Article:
Keeping A Legacy Alive
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By Marlana Smith
It all started August 1964 when the county Historical Society met at the Oak Dale Grange Hall.
Discussion arose on old cemeteries in the vicinity, and it was decided to conduct a cemetery survey of the county.
Roy T. Neff made the motion and saw that the task was completed. He said, “After two years, we have just about completed the task.”
“To make a complete survey it was absolutely necessary to find all burial places, from one grave to the largest cemeteries. This we have done,” said Neff in a 1966 report describing the survey completion.
Neff said the early settlers buried their dead in orchards, chicken yards, gardens and in the surrounding timber near their homes.
“Since these early homes have disappeared, we find, what we call brush cemeteries, extinct, abandoned, bulldozed out and some only a memory, with no records left of any kind to identify them,” Neff said.
According to Neff the program was put off 50 years too long. It was recorded that perhaps 50 percent of the early records were lost. He said the success of the whole program depended on newspaper articles to inform the public on the kind of information to turn in.
Information from family trees, old records, family Bibles, old army service record newspapers and clippings were furnished to Neff.
During the summer of 1965, the purchase of a large county map showed the farms and the owners as of 1959. Local volunteers had the help of six youth corps members that summer to type and run cemeteries.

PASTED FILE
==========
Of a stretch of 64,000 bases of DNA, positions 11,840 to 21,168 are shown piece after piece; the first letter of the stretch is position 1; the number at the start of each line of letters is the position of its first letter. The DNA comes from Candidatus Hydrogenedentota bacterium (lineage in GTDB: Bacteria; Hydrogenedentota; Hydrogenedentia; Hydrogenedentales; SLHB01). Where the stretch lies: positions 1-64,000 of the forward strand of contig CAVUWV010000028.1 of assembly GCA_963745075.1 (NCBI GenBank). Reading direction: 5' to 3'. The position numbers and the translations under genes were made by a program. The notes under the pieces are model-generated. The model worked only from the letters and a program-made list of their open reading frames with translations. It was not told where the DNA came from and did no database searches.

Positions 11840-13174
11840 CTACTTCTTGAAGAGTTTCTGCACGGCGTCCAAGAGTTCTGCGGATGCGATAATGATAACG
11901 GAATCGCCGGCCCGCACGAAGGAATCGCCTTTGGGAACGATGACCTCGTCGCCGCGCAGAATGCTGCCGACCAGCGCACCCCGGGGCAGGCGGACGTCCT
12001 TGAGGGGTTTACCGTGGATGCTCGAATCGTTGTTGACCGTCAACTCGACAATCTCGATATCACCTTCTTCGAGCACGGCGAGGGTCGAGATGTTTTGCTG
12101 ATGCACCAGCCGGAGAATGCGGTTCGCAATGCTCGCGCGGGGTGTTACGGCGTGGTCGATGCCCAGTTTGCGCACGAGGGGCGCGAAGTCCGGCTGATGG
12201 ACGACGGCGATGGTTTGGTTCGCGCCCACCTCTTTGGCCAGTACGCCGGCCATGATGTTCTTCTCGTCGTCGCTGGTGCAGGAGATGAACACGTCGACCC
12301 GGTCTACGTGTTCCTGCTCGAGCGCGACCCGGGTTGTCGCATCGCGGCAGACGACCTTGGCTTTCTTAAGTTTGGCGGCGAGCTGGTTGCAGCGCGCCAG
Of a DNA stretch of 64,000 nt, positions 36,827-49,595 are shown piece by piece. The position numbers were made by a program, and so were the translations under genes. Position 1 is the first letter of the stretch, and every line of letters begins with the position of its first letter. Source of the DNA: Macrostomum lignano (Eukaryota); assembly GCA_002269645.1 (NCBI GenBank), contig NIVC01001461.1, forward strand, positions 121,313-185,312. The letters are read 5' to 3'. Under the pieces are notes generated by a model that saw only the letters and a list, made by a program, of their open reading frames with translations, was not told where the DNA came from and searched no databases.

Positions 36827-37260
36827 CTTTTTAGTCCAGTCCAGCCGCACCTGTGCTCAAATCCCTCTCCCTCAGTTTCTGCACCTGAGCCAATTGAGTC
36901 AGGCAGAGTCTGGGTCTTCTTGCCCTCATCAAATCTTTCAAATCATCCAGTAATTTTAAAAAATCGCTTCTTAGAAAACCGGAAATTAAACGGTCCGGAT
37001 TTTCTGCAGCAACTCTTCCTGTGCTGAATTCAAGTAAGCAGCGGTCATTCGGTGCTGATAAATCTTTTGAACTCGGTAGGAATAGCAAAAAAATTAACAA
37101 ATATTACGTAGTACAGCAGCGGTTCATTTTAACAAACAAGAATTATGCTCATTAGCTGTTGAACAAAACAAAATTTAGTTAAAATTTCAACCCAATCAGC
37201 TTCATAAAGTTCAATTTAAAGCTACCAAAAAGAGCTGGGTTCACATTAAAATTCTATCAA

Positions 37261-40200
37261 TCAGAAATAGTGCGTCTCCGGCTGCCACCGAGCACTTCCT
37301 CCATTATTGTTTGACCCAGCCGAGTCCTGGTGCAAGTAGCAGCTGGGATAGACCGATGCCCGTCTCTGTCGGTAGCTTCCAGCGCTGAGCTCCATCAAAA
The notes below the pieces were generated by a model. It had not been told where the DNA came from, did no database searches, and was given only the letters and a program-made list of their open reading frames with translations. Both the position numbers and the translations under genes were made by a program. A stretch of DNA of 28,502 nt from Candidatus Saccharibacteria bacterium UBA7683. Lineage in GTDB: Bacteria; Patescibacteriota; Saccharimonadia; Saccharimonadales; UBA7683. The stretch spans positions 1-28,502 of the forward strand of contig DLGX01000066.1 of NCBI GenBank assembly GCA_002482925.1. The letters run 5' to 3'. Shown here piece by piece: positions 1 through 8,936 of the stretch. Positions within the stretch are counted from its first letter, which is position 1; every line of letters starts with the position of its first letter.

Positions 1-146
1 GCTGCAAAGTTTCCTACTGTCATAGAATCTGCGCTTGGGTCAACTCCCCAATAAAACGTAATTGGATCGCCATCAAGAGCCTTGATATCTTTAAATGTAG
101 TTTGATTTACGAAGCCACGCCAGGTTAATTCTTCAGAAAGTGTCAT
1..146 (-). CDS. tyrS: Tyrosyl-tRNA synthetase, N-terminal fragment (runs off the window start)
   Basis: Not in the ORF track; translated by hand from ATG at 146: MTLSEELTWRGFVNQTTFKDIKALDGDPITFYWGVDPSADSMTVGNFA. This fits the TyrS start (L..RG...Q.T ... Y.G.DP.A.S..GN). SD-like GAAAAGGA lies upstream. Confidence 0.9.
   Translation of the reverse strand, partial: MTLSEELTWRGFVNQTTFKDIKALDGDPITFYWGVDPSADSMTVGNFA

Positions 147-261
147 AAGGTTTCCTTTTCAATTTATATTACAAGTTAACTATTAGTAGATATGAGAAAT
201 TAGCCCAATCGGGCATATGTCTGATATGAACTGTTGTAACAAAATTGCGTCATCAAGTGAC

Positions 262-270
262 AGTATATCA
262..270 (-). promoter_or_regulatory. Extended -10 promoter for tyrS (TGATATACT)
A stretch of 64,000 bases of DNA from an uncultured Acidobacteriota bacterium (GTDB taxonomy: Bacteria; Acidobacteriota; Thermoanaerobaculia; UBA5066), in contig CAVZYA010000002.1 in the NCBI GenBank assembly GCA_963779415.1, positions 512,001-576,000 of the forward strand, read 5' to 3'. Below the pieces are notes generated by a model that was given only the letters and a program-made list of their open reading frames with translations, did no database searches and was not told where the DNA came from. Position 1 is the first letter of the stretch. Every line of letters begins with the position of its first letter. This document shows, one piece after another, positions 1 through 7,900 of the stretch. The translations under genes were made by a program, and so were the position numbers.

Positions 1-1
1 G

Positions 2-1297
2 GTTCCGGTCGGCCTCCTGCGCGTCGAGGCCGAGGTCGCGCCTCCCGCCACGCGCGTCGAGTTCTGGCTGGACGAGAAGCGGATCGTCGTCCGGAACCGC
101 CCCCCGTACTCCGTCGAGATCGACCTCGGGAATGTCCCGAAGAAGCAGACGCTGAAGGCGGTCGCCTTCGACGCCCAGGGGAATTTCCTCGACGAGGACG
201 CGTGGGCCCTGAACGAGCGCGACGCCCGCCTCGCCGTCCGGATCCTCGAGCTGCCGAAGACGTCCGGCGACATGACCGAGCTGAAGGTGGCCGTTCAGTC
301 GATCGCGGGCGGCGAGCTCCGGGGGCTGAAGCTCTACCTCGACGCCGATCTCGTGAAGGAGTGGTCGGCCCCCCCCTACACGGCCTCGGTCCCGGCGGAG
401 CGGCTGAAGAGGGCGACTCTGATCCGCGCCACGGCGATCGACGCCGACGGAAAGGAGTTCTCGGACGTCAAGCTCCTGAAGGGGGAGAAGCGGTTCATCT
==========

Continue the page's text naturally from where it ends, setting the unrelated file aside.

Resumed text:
All cemetery locations have been numbered and located by number on the map. The map is on display at the Shelby County Historical Society and Museum in Shelbina.
Neff has been gone 50 years, but the Shelby County Historical Society and Museum continues to keep the records up-to-date with the help of funeral homes. There are approximately 175 death to be recorded each year.
According to Shelby County Historical Society and Museum President Kathleen Wilham, work is currently being done on the old part of Shelbyville Cemetery.
All newspaper articles covering the survey have been recorded in a scrapbook as well.
Wilham reports new displays have been added to the museum recently.
A 100-year-old loom was donated by Curt Blades. A Doctors Adolphus bed, dresser and table that is 150 years old was donated by the Mildred O’Bryan family.
Wilham wants to invite the public to an open house on Sunday, July 18 from 1 to 4 p.m.